Confusion and concern was stirred up among Marvel fans earlier this year when parent company Disney announced plans to move forward with its own original direct-to-consumer streaming platform designed to compete with services like Netflix, Hulu and Amazon Prime.
The as-of-yet unnamed Disney service plans to house content from all of the company's various IPs, like Star Wars and Pixar, both of which have films currently streaming on Netflix -- but the bulk of the concern involved what might happen to the current line up of Netflix-original Marvel shows like Daredevil, Defenders and Jessica Jones.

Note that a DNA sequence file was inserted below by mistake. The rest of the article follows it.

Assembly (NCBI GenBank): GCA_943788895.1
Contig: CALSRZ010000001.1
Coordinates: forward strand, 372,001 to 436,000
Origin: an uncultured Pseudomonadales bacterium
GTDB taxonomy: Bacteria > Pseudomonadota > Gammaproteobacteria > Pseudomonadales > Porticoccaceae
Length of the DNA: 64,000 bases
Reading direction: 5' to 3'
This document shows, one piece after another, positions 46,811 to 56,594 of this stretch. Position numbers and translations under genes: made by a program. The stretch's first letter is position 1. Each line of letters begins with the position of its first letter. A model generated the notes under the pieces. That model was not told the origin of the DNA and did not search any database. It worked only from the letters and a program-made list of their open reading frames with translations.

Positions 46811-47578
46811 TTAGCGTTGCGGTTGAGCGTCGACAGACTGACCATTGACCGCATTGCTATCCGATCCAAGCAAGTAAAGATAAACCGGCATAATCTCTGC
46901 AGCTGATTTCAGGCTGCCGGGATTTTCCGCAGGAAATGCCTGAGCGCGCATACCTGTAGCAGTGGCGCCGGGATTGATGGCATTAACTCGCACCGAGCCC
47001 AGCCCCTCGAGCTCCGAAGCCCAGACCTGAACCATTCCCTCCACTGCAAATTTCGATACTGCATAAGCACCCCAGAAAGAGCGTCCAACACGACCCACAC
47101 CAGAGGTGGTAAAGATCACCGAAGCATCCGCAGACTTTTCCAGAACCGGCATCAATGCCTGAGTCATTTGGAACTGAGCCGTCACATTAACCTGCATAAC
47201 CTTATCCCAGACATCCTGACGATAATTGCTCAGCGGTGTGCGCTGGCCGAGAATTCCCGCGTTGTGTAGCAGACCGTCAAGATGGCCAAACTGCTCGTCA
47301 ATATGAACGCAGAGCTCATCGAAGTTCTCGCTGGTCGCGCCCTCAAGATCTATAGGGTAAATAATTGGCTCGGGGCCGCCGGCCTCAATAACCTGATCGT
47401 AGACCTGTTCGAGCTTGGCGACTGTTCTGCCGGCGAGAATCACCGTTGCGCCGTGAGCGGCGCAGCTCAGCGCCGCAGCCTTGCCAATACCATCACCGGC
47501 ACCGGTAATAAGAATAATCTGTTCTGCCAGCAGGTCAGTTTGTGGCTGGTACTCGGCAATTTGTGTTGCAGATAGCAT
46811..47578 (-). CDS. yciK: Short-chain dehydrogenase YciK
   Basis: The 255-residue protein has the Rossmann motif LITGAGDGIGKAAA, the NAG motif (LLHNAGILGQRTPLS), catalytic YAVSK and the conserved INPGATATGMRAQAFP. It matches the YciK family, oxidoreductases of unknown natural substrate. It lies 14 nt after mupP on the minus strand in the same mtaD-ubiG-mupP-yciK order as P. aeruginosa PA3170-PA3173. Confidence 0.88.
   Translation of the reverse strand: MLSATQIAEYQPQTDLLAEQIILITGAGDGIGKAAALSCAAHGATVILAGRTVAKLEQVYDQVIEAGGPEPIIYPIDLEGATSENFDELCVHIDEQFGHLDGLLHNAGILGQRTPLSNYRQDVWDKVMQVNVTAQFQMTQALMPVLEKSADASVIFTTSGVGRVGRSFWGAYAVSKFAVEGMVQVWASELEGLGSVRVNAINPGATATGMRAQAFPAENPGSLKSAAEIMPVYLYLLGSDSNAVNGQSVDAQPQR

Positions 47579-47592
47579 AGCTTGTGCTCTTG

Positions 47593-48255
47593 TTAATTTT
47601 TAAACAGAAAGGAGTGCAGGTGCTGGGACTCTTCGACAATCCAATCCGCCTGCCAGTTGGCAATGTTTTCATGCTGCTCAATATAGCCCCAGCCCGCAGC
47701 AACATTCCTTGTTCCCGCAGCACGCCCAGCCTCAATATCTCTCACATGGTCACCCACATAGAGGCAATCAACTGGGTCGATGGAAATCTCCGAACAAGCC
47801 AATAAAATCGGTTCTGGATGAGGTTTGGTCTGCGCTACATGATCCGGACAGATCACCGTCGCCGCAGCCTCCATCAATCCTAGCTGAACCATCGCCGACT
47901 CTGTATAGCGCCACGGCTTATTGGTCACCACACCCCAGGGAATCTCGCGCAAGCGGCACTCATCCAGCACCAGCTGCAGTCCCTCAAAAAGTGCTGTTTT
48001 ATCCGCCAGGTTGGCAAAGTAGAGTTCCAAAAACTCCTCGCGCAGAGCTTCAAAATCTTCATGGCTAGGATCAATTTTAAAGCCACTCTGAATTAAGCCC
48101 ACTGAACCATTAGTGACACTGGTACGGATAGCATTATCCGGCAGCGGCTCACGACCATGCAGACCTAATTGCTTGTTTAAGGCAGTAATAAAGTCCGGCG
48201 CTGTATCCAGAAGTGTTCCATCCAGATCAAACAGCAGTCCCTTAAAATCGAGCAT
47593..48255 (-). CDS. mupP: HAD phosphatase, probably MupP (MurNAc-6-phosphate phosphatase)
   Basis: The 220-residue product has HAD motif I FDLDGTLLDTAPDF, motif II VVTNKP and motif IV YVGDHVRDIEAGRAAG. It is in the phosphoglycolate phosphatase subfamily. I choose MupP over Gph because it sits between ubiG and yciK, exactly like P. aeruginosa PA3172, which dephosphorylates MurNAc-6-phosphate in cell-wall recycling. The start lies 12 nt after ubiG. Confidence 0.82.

Now, Netflix's content chief Ted Sarandos has weighed in on the potential complications, revealing to investors that Netflix apparently maintains the rights to keep the series already on the service, and potentially continue to produce more starring those characters.
"What Disney going direct to consumer means, I don't really know and I'm not positive that they do either," reports The Hollywood Reporter. "They've created some really killer brands. It's not that exclusive... Netflix has the Defenders."
Sarandos emphasized that while Disney does own Marvel, they don't own all of Marvel's IPs outright, indicating that Netflix maintains the rights to the properties they are currently producing. In theory, this means that while Disney's streaming platform would be able to host movies like Captain America: Civil War, it would seem that, unless something changes on the licensing end of things, the Marvel Netflix Universe would be destined to stick around where it started.
The Disney direct-to-consumer streaming platform is expected to launch in 2019.